Trusting Science and Russian Trolls

Co-founder of comes to UO


The UO-sponsored events on March 10 and 11 featuring Dr. Kathleen Hall Jamieson are cancelled. Considering CDC advisories for older adults and those with compromised immune systems, the organizers feel it is in the best interest to reschedule this particular set of events for a later date. We apologize for any inconvenience these cancelations may cause you.


Whether Russia influenced the 2016 election and why trust in science has decreased may seem like very separate topics. And they are.

But Kathleen Hall Jamieson, director of the Annenberg Public Policy Center at the University of Pennsylvania, will speak about the topics at two talks at the University of Oregon on March 10 and 11.

Jamieson is the cofounder of, and she is an accomplished researcher and professor on communication in politics and science who has written or co-written 16 books. In January 2020, the National Academy of Sciences announced she will receive the Public Welfare Medal, the highest honor it awards, for her “non-partisan crusade” to improve science communication and discourse.

Ellen Peters, UO journalism professor and director of the Center for Scientific Communication Research (SCR), invited Jamieson to speak. While Jamieson was unavailable for an interview with Eugene Weekly before her visit due to overseas travel, Peters has worked with Jamieson on and off for years. “She’s a colleague and friend,” she says.

“We’re interested in leading cutting edge science communication research that ultimately leads to more evidence-based decisions,” Peters says. “And she is just a fantastic exemplar of that.” Jamieson’s first talk is called “Russian Hackers, Trolls and #DemocracyRIP.” It is co-sponsored by SCR and the UO Wayne Morse Center for Law and Politics and will focus on Jamieson’s analysis of Russian interference in the 2016 election through social media. It is based on her 2018 book Cyber Wars, Peters says. “Understanding what has happened,” Peters says, “may help us in terms of controlling the future of that. And we should be educated on the issues.”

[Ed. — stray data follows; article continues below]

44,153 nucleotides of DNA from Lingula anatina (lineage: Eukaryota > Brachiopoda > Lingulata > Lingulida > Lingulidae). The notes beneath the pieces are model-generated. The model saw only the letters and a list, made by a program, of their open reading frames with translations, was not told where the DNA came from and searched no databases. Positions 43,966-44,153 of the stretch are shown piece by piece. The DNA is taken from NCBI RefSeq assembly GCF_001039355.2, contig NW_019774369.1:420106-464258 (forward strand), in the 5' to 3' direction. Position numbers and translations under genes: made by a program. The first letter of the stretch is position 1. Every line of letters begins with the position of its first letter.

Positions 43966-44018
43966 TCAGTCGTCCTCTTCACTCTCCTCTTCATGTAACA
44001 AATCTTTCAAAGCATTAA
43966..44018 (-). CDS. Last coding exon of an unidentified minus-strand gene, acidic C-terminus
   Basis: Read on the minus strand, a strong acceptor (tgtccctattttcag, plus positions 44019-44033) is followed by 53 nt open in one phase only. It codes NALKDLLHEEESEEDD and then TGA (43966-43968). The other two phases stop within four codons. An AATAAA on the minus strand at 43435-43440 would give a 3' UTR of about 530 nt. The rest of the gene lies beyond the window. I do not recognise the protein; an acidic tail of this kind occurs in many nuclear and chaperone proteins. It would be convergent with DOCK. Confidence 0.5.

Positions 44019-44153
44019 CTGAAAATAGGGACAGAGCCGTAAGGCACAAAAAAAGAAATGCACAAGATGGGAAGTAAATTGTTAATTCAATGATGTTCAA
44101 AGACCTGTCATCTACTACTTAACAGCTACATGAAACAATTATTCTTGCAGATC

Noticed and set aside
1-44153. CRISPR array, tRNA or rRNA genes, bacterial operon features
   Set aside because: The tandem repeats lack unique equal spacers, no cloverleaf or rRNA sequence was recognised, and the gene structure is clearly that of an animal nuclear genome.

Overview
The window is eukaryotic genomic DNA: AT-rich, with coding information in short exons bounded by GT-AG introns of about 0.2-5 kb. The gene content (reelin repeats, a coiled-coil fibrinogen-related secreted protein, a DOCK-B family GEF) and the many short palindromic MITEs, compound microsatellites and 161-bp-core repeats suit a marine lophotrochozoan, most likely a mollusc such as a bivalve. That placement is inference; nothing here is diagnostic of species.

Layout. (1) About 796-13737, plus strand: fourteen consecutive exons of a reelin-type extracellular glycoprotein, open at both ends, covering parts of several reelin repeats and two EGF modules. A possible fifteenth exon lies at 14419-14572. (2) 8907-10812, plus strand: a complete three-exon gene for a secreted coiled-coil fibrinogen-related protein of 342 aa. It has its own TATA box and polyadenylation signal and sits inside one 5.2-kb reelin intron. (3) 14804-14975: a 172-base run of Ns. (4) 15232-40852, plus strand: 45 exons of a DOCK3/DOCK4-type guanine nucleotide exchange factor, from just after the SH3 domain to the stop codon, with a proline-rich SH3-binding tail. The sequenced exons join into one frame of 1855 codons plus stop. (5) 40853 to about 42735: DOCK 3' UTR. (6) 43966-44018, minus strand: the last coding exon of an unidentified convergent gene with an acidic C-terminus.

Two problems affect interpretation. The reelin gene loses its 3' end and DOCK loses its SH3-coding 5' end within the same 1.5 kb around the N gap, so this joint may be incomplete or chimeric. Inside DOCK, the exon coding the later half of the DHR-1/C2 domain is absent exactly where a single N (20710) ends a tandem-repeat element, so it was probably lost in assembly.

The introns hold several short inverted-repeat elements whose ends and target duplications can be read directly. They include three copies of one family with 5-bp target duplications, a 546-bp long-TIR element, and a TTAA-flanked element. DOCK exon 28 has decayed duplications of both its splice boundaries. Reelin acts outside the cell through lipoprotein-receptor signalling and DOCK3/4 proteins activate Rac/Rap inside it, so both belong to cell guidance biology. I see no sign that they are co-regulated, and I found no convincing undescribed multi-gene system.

The next day, Jamieson will deliver the annual Richard W. and Laurie Johnston Lecture for the UO School of Journalism and Communication, titled “Communicating the Trustworthiness of Science.” It’s sponsored by the SCR and co-sponsored by the Wayne Morse Center and the Knight Campus.

“We use science all the time. We don’t even think about it as science sometimes,” Peters says. Most Americans — 86 percent — are at least fairly confident that scientists act in the public interest, according to a 2019 Pew survey, but it reveals a partisan divide: Only 27 percent of Republicans express high confidence in scientists, compared to 43 percent of Democrats.

“If we are suddenly finding that science is becoming less trustworthy, or less trustworthy to a segment of our population, then that’s an issue,” Peters says. “And so if we can better understand what are the factors that are involved in building trust and the breakdown of trust, then it hopefully will help us to figure out how to build that trust back up so that each of us as individuals, but also as a society, can lead better quality and longer lives.”

Though the topics Jamieson will speak about are very different, Peters says, “Both of these talks are about central issues in American life.”

Peters expects mostly UO students and faculty to attend the events, but they’re free to the public as well.

“We hope that people come, they listen, they learn, they ask questions, they talk with other people afterwards,” she adds. “Lectures are not isolated events. The hope is that the knowledge goes out and gets disseminated and that people argue it, and they learn from it, and they go out and seek out more information if they have questions.”

People may not agree with everything Jamieson says, but that’s the point, Peters says.

“They should question and they should have further conversations about it afterwards,” she says. “So that in the end the lecture is just the first step to something bigger and better.”

“Russian Hackers, Trolls and #DemocracyRIP” will be 7 to 8:30 pm March 10 in room 175 at the William W. Knight Law Center, 1515 Agate Street.
“Communicating the Trustworthiness of Science” will be 5 to 7 pm March 11 in the Redwood Auditorium at Erb Memorial Union, 1395 University Street.
Both talks are free. Organizers plan a livestream of the events for those worried about COVID-19.